Out of Business

A tale of two different cities
No tears to cry, no feelings left
This species has amused itself to death
Amused itself to death
Amused itself to death
Amused to Death, Roger Waters

We are what we talk about. Elsewhere across the world, people talk about technology, development and leisure and so forth, whereas for us—living in a hinterland of Asia—all we have is politics, which is also one of the worst kinds. We are not deprived completely of technology, development, leisure and all these things but no matter what, all we have are issues, often critical and vicious, affecting us on a community level. We are too occupied with minding our own business!

Staying far away from my hometown, on several occasions, I could not help but notice the gross difference in our lifestyle and world views between us and them, between my folk and I, and other people, regardless of our present location. Qualitatively, it is comprehensible because throughout the contemporary history of Manipur, we have been bogged down by underdevelopment with special contributions from conflicts, government’s impotency, neocolonialism and the likes. India is a union of nations and the line dividing them is still so obvious as well and unfortunately we have always been at the wrong end of the line.

On one hand, here, are the English-speaking, malls-and-clubs-hopping kind of people; and on the other, it is the people, like us, who are making a space for the right to live a life of dignity. The difference becomes even more glaring when we visit a public place in a city like New Delhi. Bustling crowd, people of all ages in their weekly best, clanking cash registers and ATM swipers, labels and tags boasting of atrocious prices—and at the end of the day, these are merely ‘the’ normal just as in a Manipuri case, like it is as normal as the imposition of general strikes by armed organisations on Indian Republic and Independence Days.

For clarification, consumerism is not counted as a marker of development but used sparingly for pointing out the unique characteristics of comparatively developed and underdeveloped places in today’s globalised world. To take another example from this city, there are a plenty of publishers, a plenty of publications, a plenty of readers and obviously a plenty of dynamics in this industry. How is the matter in our case? Whatever we lack in any of these areas is covered up with our tendency to nosedive into social crisis one after another.

Sample some of these random news items from 2015–2016 related to the development in the science and technology:

It was a big year for fossils, and an even bigger calendar for evolutionary science. In March, a 2.8 million-year-old jawbone was found in Ethiopia, extending the Homo genus’ evolutionary timeline by 400,000 years (Paste). Astronomers have discovered a very rare system of five connected stars (BBC). Researchers at MIT demonstrate the first 3D printing technique able to make transparent glass objects (MIT Technology Review).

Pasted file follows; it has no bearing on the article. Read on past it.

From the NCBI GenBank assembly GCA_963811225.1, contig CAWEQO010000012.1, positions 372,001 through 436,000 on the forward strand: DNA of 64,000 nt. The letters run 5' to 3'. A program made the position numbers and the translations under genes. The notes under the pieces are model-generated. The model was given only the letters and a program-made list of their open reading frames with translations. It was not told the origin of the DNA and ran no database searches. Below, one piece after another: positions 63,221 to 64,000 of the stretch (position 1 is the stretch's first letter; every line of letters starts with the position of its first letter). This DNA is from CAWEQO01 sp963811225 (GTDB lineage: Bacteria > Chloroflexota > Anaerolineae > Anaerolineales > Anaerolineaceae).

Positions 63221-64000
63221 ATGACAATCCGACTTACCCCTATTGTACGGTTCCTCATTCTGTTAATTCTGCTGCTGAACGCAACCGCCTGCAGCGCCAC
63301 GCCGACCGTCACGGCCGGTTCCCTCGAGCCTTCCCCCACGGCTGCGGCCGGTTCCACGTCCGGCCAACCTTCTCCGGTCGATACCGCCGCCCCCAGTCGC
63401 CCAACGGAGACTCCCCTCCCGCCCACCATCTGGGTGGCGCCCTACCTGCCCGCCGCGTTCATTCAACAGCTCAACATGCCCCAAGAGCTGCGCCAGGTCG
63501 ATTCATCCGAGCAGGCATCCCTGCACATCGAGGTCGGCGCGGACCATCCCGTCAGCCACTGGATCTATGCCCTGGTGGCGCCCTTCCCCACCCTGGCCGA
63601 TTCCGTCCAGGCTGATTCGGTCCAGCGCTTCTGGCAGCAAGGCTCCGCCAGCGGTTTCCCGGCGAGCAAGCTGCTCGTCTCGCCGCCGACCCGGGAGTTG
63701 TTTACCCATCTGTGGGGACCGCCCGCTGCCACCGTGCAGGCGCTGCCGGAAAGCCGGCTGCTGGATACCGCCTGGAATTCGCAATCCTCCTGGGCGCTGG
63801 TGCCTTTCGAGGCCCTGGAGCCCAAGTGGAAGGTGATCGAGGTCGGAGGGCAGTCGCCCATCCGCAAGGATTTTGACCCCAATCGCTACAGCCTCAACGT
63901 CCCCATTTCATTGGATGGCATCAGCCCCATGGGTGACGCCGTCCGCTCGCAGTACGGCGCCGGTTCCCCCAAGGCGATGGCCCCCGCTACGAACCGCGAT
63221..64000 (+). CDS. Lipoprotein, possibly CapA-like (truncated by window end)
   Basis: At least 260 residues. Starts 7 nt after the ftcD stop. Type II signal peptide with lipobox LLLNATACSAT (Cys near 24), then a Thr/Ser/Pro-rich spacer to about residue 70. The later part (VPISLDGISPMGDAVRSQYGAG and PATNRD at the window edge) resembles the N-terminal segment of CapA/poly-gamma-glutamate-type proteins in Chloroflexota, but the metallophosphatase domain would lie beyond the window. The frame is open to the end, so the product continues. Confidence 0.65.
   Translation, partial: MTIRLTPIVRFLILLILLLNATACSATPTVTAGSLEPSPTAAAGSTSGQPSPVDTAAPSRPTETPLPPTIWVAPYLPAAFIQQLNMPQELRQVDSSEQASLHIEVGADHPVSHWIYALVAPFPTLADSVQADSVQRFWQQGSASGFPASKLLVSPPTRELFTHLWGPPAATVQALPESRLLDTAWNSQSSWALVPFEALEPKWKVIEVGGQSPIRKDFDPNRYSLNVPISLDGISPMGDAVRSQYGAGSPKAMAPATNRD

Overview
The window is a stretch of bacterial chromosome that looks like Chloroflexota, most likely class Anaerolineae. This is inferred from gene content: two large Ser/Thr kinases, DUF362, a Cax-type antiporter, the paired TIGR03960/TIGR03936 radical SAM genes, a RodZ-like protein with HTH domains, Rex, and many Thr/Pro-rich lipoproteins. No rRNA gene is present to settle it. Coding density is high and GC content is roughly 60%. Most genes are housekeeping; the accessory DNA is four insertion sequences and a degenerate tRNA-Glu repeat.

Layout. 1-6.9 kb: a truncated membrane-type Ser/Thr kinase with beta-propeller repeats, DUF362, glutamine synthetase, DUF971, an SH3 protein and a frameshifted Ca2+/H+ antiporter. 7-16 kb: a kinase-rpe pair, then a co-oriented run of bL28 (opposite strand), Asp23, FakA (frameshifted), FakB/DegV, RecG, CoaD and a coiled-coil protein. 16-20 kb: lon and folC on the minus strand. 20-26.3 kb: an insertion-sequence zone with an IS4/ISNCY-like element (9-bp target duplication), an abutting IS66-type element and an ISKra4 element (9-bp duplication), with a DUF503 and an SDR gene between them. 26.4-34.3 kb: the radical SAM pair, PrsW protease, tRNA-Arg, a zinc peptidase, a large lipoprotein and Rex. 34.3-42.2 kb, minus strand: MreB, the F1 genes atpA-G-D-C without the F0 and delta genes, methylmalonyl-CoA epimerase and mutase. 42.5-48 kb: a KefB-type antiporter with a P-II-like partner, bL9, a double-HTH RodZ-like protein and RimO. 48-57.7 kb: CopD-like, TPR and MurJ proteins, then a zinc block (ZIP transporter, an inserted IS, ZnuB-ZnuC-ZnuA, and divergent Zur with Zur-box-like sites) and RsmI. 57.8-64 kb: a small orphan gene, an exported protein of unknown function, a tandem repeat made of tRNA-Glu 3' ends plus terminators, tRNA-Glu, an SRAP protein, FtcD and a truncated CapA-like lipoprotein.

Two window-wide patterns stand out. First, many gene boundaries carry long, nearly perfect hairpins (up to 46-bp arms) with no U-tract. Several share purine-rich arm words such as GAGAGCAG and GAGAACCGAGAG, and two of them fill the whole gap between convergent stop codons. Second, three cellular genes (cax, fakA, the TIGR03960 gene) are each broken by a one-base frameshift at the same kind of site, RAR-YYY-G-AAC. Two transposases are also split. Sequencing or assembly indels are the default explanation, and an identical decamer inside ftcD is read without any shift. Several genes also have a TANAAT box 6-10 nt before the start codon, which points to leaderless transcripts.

It would be unfair to compare our state to those developed regions experiencing some of the most high-end developments in diverse fields in various corners of the world. However, it does offer a glimpse into our cocooned lives. See, for instance, one of the most recent community ‘gatherings’ is on the issue over the imposition of or contestations on the Inner Line Permit System. Instead of deliberating on the pragmatics of plan and growth, we are fighting over a colonial leftover, much to the delight of our political representatives, who are busy looting the public exchequer.

Many people are also now convinced that the governments at both the provincial and union levels are sponsoring these artificial disasters. We can refer to the concept of ‘bread and circuses’ that was popularised by Roman rulers to maintain their power and control over their subjects. Our conforming political behaviour of giving into the monkey business also reminds us of Roger Waters’ song Amused to Death, from the concept album of the same title, which Waters again got the inspiration from Neil Postman’s Amusing Ourselves to Death: Public Discourse in the Age of Show Business.

As people out here—who call the shots in Manipur—enter and exit the Select Citywalk and the adjacent MGF Metropolitan, we are hopping between the issues of ILP and the demand for the inclusion of Meiteis into the constitutional privileged group of scheduled tribes. Many of us do not know our past and we have no vision of our future. All we have is the crisis of the day. The best epithet we can expect of us in the future is that we have existed in one of the darkest days of our history. 

Technology, development and leisure can be so unjust and biased! These issues are almost reserved for a privileged few in our town and other people elsewhere in the world. During crises, pelting stones at the police in the darkness of the night, after dinner and drinks, is hardly a matter of leisure.

That a few individuals killed during arson were later martyred, that an oppressed and subjugated community have been fighting for colonial laws and special categorisation from the very oppressor—it follows that, with all the farce and tragicomedy, we might as well be amused to death and it would be nobody’s business but groups of people who have made their business to die by petty street politics.



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